Using a light diode, we have measured a 34ms delay between the trigger codes sent from the stimulus PC (synchronised with a screen refresh) to, eg, the MEG machine, and the actual visual change on the screen in the MEG room. This time seems to reflect two screen refreshes (at 60Hz) that are buffered by the projector. This time will therefore need to be added to the times of trigger codes in the MEG data. The EN acquisition software will actually enable you to specify this delay for a visual event in the acquisition setup. When specifying this the corresponding trigger will be delayed by the correct amount of time, and will be in sync with the actual presentation again.
Maximum refresh rate
The maximum refresh rate that the projector will produce is 60 Hz. You should not try to produce displays at a higher rate. Although the projector will accept the signal from the computer at higher rates (75 Hz) and produce a display, it drops frames to downsample the output to 60 Hz, making the exact timing of the stimulus unpredictable.
We also found out that changing the resolution can affect the refresh rate. The default resolution on the stimulus presentation computer is 1024 * 768 at 60 Hz. When you tell E-Prime to use a resolution of 1280 * 1024, the refresh rate also changes to 75 Hz for no apparent reason. As mentioned above, the projector is not actually able to do this.
The advice is to stick to 1024 * 768 and 60 Hz and to not change these settings. In E-Prime, the advice would be to set the diplay object explicitly to this resolution and speed, and not to just use the Windows settings.
Also, you may want to have E-Prime display the refresh rate it has detected at the beginning of the experiment. Simply add a text object containing: "Refresh Rate: [Display.RefreshRate]"
The central wavelengths for the red, green and blue 'guns' are 610nm, 550nm and 472nm respectively.
The stimulus delivery computer has a SoundBlaster ZxR soundcard.
Up to December 2014 we used the Xonar Essence STX soundcard, which produced a latency of 33ms with a jitter of +/- 3ms. Since January 2015 the soundcard is a SoundBlaster ZxR which has a latency of 26ms with +/- 2ms jitter. These latencies are measured at the inserts, so include the delay caused by the 2.5 meter of tube the sound has to travel through.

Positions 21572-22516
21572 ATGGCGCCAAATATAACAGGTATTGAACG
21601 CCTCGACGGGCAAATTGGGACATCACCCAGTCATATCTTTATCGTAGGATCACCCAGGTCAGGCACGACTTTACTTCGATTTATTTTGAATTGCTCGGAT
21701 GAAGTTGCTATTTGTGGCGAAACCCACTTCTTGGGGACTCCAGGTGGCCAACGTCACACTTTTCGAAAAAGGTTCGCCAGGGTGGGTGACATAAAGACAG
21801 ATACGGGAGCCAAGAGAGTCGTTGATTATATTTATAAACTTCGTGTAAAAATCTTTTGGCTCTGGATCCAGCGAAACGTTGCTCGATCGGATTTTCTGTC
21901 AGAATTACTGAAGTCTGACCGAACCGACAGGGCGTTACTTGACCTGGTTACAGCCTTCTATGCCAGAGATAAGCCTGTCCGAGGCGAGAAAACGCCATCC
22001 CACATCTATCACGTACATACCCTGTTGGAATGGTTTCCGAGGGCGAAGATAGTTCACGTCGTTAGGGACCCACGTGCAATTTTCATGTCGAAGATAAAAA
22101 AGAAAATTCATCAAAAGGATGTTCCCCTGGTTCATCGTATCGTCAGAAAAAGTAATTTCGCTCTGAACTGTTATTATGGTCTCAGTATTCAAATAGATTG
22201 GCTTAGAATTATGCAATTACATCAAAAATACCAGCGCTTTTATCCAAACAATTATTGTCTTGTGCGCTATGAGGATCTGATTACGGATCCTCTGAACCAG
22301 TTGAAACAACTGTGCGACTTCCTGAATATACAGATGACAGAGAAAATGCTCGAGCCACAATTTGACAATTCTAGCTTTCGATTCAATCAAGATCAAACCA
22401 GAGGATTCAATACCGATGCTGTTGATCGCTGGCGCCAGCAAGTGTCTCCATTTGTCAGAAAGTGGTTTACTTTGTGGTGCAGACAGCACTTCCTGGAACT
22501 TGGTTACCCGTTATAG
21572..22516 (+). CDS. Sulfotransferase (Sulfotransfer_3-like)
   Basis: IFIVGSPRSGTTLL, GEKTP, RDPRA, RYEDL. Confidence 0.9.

The headphones supplied by Elekta Neuromag are not able to produce high quality sound. On top of that they aren't completely free of magnetic artifacts either. We do not use them anymore. Instead, we've installed a set of higher quality headphones outside of the MSR, with 2.5 meter of tube attached. These tubes enter the MSR on the right side of the MEG machine.
In addition the sound output of the stimulus computer can be recorded in the fif output file of the MEG acquisition system. To enable this you only have to add the channel 'MISC5' to your setup.
The headphones are in-ear types. Use a new pair of inserts for each subject, and dispose of any used inserts immediately. It is easier to insert the eartips before the volunteer goes into the MSR, as this can be fiddly.
It is very important that you make sure that your soundfiles are created as loud as is possible, without distorting the sound. Make sure you adjust your recording level correctly during the actual recording, and adjust the level in a sound editor if needed.
Measurements for the headphone system are here: MEG tube phones with silicone inserts.pdf. These still used the previous Xonar Essence STX soundcard, but we do not expect the new SoundBlaster ZxR card to have much of an effect on this.
A script, called 'SoundTest', is available on the desktop of the stimulus presentation computer to test if the headphones are inserted properly. The subject will need a pair of button boxes and when the script is started sounds are played to both ears for a couple of minutes while the subject is asked to press the button on the side of the sound when they hear one.
When the script terminates it will report two numbers, one for the right ear and one for the left ear. These numbers are the attenuation, in dB, that can be applied to the test tone before the subject is unable to hear it. Normal values are from 45 to 75 dB. The difference between the left and the right ear should ideally not be more than 10 dB. The default test tone used is a 1000 Hz pure tone of about 1 second at maximum loudness.
During an MEG recording, the sound output is recorded in channel Misc005.